For some specific use cases it may be very handy to have a script automatically run when the Raspberry Pi boots up. Below I help you set this up.
There are a number of ways to have a command, script or program run when the Raspberry pi boots. This is especially useful if you want to power up your Pi in headless mode (that is without a connected monitor), and have it run a program without configuration or a manual start. I suggest to use the method that uses the
On your Raspberry Pi, edit the file
/etc/rc.local as root:
sudo nano /etc/rc.local
Add your commands below the comment, but leave the line
exit 0 at the end, then save the file and exit. For example, to run your script
myscript.py add the line:
or to run a custom bash schedule script, add the line:
Be sure to reference absolute filenames rather than relative to your home folder, such as
/home/pi/myscript.py rather than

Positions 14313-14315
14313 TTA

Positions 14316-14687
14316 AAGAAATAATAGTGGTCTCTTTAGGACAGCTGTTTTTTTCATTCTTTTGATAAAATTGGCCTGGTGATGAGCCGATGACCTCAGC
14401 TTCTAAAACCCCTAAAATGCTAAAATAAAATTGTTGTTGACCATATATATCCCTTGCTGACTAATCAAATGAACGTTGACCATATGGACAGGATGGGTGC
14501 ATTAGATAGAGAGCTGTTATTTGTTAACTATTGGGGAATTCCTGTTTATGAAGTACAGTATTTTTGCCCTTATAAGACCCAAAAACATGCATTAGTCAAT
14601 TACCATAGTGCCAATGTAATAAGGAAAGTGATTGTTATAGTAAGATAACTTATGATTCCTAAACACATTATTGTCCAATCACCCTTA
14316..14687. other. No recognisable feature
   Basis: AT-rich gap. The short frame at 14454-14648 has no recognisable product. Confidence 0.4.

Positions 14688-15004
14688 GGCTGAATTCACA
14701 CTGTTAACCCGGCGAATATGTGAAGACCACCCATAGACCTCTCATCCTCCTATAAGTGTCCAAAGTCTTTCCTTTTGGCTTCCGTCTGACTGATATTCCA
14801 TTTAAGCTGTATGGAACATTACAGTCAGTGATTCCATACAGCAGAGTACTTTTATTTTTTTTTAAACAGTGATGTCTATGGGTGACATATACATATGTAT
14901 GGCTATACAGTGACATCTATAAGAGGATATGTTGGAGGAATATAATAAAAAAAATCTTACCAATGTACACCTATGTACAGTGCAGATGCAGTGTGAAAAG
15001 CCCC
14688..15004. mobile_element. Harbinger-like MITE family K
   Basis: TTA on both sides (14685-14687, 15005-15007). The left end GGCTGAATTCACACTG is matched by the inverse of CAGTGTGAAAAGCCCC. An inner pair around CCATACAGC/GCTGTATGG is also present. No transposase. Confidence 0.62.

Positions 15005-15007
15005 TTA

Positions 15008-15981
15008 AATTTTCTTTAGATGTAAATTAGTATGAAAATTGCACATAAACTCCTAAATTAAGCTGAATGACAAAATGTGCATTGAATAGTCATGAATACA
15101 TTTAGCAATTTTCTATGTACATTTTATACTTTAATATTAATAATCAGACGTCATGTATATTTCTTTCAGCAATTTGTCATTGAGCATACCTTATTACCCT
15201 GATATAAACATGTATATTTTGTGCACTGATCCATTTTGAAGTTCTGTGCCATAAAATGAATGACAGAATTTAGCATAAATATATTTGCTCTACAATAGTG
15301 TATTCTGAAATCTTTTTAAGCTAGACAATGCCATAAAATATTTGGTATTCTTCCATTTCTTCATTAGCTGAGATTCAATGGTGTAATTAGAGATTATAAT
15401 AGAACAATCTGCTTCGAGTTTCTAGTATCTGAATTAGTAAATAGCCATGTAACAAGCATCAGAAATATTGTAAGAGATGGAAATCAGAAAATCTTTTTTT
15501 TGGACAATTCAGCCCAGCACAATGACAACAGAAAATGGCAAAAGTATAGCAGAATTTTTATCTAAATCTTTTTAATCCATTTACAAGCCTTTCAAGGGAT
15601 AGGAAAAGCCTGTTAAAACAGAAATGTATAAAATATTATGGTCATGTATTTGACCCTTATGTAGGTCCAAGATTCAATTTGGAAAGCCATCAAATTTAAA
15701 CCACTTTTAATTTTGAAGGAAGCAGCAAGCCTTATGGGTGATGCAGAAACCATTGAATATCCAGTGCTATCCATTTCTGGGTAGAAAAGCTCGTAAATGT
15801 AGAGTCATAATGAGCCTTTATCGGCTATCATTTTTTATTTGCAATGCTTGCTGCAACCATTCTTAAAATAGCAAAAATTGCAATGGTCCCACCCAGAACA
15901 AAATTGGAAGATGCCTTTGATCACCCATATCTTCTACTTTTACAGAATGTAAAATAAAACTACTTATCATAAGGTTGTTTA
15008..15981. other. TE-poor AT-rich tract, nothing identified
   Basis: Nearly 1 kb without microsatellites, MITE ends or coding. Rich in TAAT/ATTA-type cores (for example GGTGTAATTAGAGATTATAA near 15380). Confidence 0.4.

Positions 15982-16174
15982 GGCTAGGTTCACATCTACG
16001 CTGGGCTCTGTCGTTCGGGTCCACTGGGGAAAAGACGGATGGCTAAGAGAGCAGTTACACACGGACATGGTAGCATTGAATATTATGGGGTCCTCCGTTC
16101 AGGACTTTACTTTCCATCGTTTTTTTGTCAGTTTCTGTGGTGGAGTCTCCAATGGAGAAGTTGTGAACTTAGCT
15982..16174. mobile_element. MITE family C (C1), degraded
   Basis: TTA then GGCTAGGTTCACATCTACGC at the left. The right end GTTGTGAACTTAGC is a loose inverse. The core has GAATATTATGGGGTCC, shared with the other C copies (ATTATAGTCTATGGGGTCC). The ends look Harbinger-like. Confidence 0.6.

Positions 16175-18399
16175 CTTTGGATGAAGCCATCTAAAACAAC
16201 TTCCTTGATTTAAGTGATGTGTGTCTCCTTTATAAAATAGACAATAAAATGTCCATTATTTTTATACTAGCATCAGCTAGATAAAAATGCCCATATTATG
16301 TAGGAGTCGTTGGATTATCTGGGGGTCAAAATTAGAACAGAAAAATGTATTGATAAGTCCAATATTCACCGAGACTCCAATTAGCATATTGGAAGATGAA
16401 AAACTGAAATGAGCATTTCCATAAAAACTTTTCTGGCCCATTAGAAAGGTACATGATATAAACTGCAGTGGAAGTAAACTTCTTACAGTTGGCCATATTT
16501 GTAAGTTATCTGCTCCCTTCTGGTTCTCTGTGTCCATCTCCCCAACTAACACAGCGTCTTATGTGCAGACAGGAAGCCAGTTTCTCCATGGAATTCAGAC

Make sure that the file
rc.local is executable otherwise it will not run:
sudo chmod +x /etc/rc.local
Now reboot your Raspberry Pi to test it:
If you add a script or command to your
/etc/rc.local file, it will be added to the boot sequence. If your code gets stuck then the boot sequence cannot proceed. So be careful as to which code you are trying to run at boot and test the code a couple of times.
Alternatively, and if your script is not instant but runs continuously, you should fork the process by adding an ampersand to the end of the command:
python3 /home/pi/myscript.py &
The ampersand allows the command to run in a separate process and continue booting with the process running.
It can be that rc.local is run before the Raspberry Pi has connected to the network. The simplest way to fix this is to add a simple command to have the Raspberry Pi wait for a couple seconds:
If you want to simultaneously write a logfile, run the command as follows:
bash -c '/usr/bin/python3 /home/pi/myscript.py > /home/pi/mylog.log 2>&1' &
Rather than running a script upon boot we can run a script each time a terminal window is opened, such as upon boot but also with a new SSH connection. To do so we will use
sudo nano /home/pi/.bashrc
Go to the last line of the file and add your commands, e.g. to print a statement and run a python script:
echo Running sample script sudo python /home/pi/sample.py
The program can be aborted with
ctrl-c while it is running!